Albuquerque Journal (Albuquerque, NM)

Tent Rocks Won't Change Much.

Byline: Carolyn Appelman And Morgan Lee Journal Staff Writers

Monument Status May Spur Upgrades

The geologic marvel known as Tent Rocks became New Mexico's 11th national monument Wednesday, but that will not immediately change much of what visitors have long seen and experienced, according to the U.S. Bureau of Land Management.

BLM officials, who have long managed the area with nearby Cochiti Pueblo, hope President Clinton's creation of Kasha-Katuwe Tent Rocks National Monument will help the agency secure more money for a variety of projects. The hope is that foot trails can be improved, new educational signs can be installed, and a neglected, unpaved access road, labeled "deferred maintenance" for years, can be renovated.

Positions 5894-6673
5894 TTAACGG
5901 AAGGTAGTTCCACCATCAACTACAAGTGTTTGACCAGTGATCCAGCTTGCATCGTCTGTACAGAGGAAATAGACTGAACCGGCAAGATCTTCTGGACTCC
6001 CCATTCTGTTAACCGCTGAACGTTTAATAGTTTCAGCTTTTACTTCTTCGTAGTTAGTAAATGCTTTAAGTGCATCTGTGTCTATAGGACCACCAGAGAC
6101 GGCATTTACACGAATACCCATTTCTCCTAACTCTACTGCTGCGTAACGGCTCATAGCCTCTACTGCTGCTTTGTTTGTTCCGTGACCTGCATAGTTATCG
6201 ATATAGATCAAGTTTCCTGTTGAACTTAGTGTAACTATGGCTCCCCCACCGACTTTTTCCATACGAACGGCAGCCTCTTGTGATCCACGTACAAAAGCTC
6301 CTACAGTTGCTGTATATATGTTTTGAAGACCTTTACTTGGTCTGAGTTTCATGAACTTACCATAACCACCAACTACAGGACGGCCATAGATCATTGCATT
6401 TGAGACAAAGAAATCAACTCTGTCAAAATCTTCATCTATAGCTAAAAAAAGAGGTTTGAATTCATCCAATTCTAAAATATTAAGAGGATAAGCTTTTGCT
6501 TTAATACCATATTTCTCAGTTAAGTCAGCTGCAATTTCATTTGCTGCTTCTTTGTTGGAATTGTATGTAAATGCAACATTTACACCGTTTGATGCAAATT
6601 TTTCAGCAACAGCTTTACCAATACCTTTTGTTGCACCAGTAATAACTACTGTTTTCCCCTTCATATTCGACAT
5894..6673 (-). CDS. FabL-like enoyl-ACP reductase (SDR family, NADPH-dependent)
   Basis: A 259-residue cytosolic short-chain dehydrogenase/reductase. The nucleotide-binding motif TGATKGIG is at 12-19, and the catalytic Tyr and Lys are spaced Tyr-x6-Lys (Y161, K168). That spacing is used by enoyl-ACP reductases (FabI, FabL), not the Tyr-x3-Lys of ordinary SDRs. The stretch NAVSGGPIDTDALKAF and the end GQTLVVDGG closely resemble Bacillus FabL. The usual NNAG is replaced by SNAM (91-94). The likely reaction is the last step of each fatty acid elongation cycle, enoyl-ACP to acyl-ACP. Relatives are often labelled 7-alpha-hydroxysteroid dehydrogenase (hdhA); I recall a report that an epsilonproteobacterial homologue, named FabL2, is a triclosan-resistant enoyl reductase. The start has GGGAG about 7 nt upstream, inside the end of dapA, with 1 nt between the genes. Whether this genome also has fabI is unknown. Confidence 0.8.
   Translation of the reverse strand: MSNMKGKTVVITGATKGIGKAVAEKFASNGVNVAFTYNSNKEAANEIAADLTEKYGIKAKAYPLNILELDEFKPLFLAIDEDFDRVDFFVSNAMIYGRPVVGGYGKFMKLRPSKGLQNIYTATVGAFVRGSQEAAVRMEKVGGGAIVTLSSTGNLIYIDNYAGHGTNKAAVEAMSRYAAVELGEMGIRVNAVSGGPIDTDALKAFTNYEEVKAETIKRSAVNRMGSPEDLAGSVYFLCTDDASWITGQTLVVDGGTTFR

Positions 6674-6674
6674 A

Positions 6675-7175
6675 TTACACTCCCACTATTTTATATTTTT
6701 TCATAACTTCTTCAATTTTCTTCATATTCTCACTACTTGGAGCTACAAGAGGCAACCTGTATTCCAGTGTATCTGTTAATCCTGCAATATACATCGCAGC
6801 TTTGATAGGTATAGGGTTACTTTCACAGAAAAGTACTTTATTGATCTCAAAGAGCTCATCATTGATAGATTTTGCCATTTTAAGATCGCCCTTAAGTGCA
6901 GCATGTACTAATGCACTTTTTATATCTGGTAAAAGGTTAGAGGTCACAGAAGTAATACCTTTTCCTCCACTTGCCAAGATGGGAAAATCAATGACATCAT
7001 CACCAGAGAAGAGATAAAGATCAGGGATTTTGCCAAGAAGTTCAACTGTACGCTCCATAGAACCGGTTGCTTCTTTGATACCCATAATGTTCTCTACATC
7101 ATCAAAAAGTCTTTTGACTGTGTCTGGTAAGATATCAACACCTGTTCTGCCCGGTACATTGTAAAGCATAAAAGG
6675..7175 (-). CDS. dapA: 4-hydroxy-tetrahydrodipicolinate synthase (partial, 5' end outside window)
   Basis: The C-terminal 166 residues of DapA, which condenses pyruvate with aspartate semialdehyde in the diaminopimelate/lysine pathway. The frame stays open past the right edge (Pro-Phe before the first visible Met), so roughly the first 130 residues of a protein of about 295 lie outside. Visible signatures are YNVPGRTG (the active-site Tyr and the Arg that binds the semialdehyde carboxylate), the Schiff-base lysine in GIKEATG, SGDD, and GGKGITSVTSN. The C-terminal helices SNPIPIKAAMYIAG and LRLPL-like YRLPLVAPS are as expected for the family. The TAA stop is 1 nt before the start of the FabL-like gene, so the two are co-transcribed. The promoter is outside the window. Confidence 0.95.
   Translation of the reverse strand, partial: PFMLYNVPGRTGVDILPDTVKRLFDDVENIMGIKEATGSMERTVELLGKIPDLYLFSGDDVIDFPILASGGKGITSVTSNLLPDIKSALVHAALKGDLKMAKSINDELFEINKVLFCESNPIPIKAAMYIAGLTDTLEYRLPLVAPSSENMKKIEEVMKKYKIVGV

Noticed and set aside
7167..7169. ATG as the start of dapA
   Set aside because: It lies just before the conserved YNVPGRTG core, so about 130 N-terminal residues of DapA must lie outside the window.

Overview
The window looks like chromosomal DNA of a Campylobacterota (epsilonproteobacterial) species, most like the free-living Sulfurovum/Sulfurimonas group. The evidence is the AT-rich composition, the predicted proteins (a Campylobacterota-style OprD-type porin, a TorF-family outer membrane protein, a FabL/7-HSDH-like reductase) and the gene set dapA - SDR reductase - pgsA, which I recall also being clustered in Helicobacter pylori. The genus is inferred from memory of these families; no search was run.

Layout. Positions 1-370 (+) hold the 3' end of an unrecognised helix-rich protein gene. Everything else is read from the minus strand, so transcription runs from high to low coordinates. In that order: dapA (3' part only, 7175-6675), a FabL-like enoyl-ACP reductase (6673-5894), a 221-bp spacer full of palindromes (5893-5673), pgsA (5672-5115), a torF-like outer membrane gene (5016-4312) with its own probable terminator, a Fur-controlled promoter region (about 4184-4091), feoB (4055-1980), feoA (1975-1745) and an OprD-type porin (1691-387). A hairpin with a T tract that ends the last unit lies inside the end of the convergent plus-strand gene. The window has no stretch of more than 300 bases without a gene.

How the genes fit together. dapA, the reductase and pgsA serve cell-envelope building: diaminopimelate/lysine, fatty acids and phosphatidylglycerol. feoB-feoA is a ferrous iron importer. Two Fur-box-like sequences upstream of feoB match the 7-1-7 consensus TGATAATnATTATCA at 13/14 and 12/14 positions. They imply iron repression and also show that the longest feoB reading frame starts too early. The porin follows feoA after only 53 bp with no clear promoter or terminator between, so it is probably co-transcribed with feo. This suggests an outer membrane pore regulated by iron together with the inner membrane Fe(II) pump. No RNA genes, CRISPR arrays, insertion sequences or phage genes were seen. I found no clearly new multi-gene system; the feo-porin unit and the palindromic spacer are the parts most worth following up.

"I think what (the designation) means is that we'll try to seek some additional funding and we have been but I think this will help us," said Steven Anderson, a BLM assistant field manager.

The Native American name added to the monument site Kasha-Katuwe means white rock, according to Anderson. …

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